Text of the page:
adult learning: Where do you need to go and how can we help you get there? What do you need to do and how can we help you do it?
Download: learnink adult literacy flyer
The difference between”adult learning” and “school learning” is often fundamentally a question of individual aspiration and choice – what do I want and how am I going to get it?.
It is assumed, often wrongly, that there is a hugely significant difference between learning at school (formally taught, strong teacher intervention and administratively structured) and learning as an adult (more independently structured, limited teacher intervention but still formally taught); schools focus on content, while adult learning focuses on process.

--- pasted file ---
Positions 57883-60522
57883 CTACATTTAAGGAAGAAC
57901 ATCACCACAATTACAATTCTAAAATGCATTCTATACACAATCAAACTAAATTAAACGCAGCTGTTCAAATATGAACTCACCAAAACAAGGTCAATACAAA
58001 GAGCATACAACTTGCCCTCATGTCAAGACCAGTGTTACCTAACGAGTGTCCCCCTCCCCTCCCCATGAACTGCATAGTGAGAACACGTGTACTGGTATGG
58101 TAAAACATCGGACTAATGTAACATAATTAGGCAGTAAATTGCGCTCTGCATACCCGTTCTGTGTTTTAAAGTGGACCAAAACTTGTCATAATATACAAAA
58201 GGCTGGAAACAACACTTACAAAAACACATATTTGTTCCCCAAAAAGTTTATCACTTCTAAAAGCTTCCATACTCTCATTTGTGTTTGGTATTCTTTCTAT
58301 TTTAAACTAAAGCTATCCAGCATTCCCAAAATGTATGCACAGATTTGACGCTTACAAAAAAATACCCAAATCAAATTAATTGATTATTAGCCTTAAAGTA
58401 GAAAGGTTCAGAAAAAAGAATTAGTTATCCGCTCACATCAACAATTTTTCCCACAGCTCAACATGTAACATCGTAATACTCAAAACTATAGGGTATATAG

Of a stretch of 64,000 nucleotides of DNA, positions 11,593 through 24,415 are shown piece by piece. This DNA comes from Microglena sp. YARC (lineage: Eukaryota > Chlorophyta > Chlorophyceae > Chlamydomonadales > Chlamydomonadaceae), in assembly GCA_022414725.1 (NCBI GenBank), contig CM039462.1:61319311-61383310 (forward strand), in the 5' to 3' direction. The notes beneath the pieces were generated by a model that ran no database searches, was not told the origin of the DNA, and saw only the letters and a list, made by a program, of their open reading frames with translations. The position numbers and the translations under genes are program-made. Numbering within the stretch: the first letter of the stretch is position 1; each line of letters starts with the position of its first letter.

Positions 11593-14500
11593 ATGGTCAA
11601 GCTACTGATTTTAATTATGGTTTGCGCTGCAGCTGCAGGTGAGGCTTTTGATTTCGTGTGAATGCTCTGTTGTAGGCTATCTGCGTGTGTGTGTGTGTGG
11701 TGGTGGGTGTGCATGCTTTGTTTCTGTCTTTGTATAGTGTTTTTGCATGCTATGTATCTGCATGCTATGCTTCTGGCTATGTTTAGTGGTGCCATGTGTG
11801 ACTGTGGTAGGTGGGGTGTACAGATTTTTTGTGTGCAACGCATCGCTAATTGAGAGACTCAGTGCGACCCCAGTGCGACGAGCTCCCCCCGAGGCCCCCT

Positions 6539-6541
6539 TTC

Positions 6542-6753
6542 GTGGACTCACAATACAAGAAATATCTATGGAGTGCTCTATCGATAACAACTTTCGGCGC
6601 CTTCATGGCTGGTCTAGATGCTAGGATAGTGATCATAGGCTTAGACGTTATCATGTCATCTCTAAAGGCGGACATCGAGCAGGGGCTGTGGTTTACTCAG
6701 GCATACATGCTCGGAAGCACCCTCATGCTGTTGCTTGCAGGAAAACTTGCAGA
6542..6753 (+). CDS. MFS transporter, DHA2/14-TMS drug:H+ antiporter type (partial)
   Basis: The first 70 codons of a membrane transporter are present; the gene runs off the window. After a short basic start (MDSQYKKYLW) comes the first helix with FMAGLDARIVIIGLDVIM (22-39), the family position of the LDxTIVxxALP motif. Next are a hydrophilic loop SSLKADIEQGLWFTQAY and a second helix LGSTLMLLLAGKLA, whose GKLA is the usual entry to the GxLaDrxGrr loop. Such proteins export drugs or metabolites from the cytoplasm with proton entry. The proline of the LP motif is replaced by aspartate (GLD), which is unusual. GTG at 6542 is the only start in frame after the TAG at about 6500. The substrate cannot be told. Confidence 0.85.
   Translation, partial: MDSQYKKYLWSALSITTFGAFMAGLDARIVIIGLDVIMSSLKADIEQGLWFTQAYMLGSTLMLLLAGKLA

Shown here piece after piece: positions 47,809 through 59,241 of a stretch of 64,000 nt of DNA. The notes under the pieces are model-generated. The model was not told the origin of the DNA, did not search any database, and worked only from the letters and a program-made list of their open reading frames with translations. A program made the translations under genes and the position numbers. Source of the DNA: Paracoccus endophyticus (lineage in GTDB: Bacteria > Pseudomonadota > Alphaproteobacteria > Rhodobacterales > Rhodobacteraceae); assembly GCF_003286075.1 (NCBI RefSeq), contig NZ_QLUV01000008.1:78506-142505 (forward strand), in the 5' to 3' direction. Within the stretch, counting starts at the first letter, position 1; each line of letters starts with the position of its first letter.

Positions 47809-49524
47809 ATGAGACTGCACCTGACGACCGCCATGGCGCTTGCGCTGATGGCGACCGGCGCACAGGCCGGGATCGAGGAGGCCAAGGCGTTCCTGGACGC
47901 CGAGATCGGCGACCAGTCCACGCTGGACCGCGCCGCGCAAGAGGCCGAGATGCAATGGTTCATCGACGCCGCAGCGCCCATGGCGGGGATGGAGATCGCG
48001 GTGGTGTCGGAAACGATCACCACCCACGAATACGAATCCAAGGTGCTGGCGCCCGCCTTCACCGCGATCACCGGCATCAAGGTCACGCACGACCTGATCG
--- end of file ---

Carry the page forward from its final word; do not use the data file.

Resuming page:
Learning is learning is learning is learning, but maturity does bring with it number of challenges that are qualitatively different and may prevent consistent application or allow sufficient time to achieve. Organisation may be one superficial key, but planning, study preparation and allowing time for quality reading, review and active reflection, may provide more concrete results.
Research into adult learning tends to show that adults may learn best when:
- they know why they have to learn something
- the learning develops both from and within their unique experience of life
- the learning is posed a problem-solving; and
- the learning has immediate value
approaches to adult learning: what format would a typical one-to-one literacy support session take?
– Discussion and Focus for Session => Talking to Learn
– Vocabulary and Concept Development => Small words and Large Ideas
– Language in Use and Useful Language => Meaning and Memory
– Written Conventions in Context => Constructing Meaning and Memory
– Real Language Application => Responding to Questions
– Creating new Oral and Written Contexts => Transfer and Transformation
– YouTube Review => Transformation and Publication